Push down on the accelerator and the Alto 800 sets off in a much more determined manner than before. The response at low engine speeds has always been a strength of this motor, and now, it’s even better. You can upshift quite early, so overtaking is not as much of a challenge as before. Out on the highway, the improved motor feels more eager, thanks to improved performance at the top end of the rev range. In fact, there’s a sporty note at higher revs and the engine doesn’t feel as thrashy as before. The Alto 800 cruises quite well at speeds of around 110kph and the gearbox has been improved over the earlier car too, so downshifting is much easier. However, despite the move to a cable-type shifter, the new ’box still doesn’t have the precision or crisp action of more contemporary competition.
In the city, the motor’s strong responses and additional torque make it more sprightly, more agile and the brakes have a reasonable amount of bite. It’s just that the Alto 800 gets a bit jerky in traffic as you get on and off the throttle, and that can be a bit annoying.
Ride quality is simply outstanding for such a small car, and the Alto 800 copes admirably with everything that’s thrown at it. The car’s tall springs and 80-profile tyres absorb potholes and ruts with ease, and the suspension is impressively silent too.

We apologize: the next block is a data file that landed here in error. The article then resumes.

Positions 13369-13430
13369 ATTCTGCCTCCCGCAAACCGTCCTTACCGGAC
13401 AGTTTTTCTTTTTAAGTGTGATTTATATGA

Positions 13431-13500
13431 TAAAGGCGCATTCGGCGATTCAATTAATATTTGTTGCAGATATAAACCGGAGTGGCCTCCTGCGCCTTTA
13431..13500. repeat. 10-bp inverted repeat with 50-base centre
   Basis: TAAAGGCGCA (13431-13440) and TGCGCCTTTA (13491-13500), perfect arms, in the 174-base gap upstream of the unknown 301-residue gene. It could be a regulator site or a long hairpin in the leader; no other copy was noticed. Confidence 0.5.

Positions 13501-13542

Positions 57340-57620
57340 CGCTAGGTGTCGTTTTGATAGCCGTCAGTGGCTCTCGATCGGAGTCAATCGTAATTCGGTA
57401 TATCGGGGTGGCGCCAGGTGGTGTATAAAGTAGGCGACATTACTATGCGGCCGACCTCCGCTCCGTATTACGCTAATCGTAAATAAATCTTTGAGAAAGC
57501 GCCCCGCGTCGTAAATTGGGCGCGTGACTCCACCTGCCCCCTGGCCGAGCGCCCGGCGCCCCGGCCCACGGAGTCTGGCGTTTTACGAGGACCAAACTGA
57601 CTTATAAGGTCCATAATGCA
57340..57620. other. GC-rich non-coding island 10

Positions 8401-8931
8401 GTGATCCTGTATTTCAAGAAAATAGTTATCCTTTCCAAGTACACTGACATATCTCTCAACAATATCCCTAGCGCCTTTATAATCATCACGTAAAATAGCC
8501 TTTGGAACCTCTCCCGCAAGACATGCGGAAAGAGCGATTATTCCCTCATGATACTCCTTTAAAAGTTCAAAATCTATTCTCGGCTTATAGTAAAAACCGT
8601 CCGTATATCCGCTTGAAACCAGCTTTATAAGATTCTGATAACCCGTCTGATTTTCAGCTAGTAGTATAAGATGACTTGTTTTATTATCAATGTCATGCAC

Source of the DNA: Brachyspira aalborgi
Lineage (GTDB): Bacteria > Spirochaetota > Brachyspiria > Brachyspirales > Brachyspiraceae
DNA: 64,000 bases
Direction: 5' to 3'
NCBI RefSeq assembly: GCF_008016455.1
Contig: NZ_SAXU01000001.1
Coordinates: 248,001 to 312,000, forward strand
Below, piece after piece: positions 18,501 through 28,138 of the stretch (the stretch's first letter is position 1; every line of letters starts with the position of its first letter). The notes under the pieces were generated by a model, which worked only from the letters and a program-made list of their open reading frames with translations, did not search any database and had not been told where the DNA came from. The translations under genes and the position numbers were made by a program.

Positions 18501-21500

When it comes to driving pleasure, the Alto 800 really won’t excite you. There’s no extra power to play with. The steering feels vague, especially around the straight-ahead position and there’s an overall absence of precision in the dynamic behaviour of this car. What counts is that it is still extremely user friendly. The light controls, responsive engine and compact dimensions make this an effortless car to drive.
The new Alto 800 clearly feels a generation ahead. It looks more contemporary, the insides are all new, the ride quality is far superior and performance is better too. It’s also a claimed 15 per cent more efficient than the earlier car (at 22.74kpl).
Maruti is bent on ensuring that this new car takes over from its predecessor as the country’s best-selling car, so much so that, despite all the improvements, this car actually costs less than the outgoing Alto. At a launch price of Rs. 2.44-2.99 lakh (Rs 3.19-3.56 lakh if you want CNG), it is an ultra-affordable, user-friendly, efficient and hassle-free car.